December 2, 2011 | CUNY Matters Columns
At CUNY’s first-ever “Thank You for Serving” event, I had the privilege of visiting with the many CUNY faculty, staff, and students who are veterans and to join with others at the University in thanking them for their distinguished service to our country.
As I told the assembled group, listening to their stories and experiences reminded me of the first time I met veterans as a very young boy. On a warm night in 1945, my mother took me to see a parade of soldiers walking from Avenue D to Avenue C on Seventh Street, where we lived. My mother gave me a pot and a wooden spoon and told me that while I was too young to understand what was happening, this experience would be etched in my memory for the rest of my life. Then I heard the bugles and the drums and out of nowhere came hundreds of returning veterans walking through Manhattan. Cheers emanated from those crowded on sidewalks, children banged on pots, and people cried out, “Thank you! Thank you!” Like many other women, my mother was crying. And she was right: that experience has stayed with me ever since.
Today, our veterans continue to return home from their military service—but they are not always met with parades and effusive gratitude. They may even be met with indifference or skepticism. And they may find themselves facing very real challenges as they try to return to their lives. As President Obama noted recently, almost 3 million servicemembers have transitioned back to civilian life over the past decade. A million more will return over the next five years. Yet more than 850,000 veterans nationwide remain unemployed.
Our CUNY veterans have served their country honorably, and the University is deeply committed not only to celebrating their return but to ensuring that they can access the opportunities and assistance they need to advance their educational, professional, and personal goals.
This includes the 3,000 student veterans currently enrolled at CUNY. This number represents a 55 percent increase in student veteran enrollment over the last two years alone. It places the University among the top 10 public university systems for student veteran enrollment.
It is critical that CUNY’s student veterans know how to take advantage of enhanced post-9/11 GI bill educational benefits, including tuition payments made directly to institutions, as well as living allowances and stipends for books and materials paid directly to students.
They must also be able to access appropriate assistance to meet the challenges faced by veterans across New York State, whether mental health issues, unemployment, or difficulties with their disability evaluations.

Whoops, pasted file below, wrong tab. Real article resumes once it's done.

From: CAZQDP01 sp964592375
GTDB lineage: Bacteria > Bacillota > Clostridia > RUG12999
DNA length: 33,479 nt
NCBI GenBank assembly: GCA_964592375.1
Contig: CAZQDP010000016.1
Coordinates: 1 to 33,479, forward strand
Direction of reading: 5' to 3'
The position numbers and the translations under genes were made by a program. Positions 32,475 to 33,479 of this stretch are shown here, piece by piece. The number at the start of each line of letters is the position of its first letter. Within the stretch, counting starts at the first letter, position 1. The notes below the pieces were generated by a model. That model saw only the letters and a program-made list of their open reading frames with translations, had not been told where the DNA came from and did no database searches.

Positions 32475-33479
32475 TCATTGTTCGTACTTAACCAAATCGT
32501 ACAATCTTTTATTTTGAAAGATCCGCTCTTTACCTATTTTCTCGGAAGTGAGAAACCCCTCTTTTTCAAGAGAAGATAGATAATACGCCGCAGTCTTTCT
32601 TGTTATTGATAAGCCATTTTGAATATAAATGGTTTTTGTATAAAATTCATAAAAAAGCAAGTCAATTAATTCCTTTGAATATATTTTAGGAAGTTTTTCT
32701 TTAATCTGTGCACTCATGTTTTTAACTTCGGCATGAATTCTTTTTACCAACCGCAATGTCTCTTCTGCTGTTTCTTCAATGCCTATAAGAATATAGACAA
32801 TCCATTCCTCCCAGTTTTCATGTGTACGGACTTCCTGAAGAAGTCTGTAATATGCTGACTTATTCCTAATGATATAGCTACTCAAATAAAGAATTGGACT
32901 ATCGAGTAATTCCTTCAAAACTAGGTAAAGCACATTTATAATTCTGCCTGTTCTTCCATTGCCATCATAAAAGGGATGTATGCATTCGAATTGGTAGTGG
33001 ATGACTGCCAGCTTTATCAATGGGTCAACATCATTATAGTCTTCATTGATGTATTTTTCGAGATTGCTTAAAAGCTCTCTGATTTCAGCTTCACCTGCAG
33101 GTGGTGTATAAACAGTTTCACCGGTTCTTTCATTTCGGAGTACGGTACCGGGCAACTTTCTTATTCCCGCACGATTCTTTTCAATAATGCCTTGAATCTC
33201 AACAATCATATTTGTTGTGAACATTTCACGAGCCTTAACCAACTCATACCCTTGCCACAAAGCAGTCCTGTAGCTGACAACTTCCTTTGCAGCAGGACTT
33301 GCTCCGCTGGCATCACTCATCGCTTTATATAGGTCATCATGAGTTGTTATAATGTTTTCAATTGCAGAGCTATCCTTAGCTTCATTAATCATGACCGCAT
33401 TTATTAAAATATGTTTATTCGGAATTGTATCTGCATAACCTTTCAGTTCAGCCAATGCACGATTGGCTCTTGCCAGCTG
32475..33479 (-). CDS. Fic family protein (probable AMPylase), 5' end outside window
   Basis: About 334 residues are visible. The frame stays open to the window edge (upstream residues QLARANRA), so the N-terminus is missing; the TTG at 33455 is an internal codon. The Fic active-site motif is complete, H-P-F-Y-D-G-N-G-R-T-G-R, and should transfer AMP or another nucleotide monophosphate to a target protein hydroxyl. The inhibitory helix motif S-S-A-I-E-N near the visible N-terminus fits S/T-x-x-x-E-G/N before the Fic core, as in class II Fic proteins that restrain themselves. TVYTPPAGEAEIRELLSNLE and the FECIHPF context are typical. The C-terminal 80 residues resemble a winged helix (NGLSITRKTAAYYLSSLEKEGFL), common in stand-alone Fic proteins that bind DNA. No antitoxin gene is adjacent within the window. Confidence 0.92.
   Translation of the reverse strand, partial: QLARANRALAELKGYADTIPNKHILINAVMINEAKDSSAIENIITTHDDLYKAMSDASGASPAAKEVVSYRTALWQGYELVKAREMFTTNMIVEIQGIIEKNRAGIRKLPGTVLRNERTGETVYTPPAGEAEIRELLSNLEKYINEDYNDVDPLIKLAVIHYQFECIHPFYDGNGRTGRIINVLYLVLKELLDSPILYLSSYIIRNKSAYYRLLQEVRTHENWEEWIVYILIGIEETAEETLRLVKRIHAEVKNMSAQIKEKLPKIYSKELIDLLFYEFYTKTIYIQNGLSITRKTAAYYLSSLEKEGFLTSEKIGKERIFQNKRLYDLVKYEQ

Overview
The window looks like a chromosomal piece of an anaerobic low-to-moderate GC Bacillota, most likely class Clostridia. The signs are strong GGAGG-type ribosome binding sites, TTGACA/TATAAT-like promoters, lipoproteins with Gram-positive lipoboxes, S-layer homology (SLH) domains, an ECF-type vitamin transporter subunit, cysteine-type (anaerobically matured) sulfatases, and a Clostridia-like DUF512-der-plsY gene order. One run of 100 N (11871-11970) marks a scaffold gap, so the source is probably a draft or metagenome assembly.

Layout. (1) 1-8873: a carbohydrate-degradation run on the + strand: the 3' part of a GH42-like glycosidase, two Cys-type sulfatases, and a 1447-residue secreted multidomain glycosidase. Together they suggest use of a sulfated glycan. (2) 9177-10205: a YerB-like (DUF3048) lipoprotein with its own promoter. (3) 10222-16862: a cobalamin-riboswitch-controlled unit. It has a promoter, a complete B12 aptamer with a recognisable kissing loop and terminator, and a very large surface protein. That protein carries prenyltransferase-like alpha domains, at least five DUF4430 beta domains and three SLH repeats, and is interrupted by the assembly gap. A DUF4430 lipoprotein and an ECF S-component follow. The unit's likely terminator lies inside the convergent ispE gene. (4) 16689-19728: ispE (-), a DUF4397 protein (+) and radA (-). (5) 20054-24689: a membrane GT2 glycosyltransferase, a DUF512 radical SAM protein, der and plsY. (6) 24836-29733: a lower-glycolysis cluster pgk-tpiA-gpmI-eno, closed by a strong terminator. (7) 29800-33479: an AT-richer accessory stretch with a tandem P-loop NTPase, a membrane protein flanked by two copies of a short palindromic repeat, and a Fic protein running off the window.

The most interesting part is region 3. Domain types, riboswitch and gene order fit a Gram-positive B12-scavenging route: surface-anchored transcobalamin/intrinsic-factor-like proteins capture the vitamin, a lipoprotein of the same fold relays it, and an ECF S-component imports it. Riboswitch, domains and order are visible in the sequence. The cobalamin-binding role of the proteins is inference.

Several CUNY campuses have hired full- and part-time staff to enhance campus-based programs and services for student veterans. Their dedicated efforts help hundreds of student veterans navigate the University and the transition to civilian life. In fact, for the second consecutive year, The City University of New York has been recognized as a “Top Military-Friendly Colleges and Universities” by Military Advanced Education. The publication cited the University’s “inspired effort” in making it easier for our men and women in uniform to advance their careers by enhancing their educations.
But there is much more that we can do to fully understand and address the challenges that may compromise the ability of our student veterans to have a full and rich experience at the University.
That’s why I announced at the “Thank You for Serving” event that the University is creating an ad hoc committee of CUNY’s Council of Presidents to strengthen services to veterans. The committee will be chaired by President Tomás Morales of the College of Staten Island and will recommend changes in University policies and procedures in order to better serve our student veterans. The committee will draw on the suggestions and experiences of student and alumni veterans across the University, who know firsthand of the barriers that impede progress and the programs that have real potential.
The goal of the committee—just like the goal of the University’s Office of Veterans Affairs, ably directed by Wilfred Cotto (U.S. Navy, retired), as well as all of our campus services and programs—is to improve student veterans’ engagement with their education, their success in their program of study, and their preparation for the workforce. They have already given much to our country. Now we need to give them every opportunity to reach their fullest potential.
On behalf of the entire University, I extend my profound gratitude to all of our veterans and our sincere commitment to ensuring the support that every veteran has earned.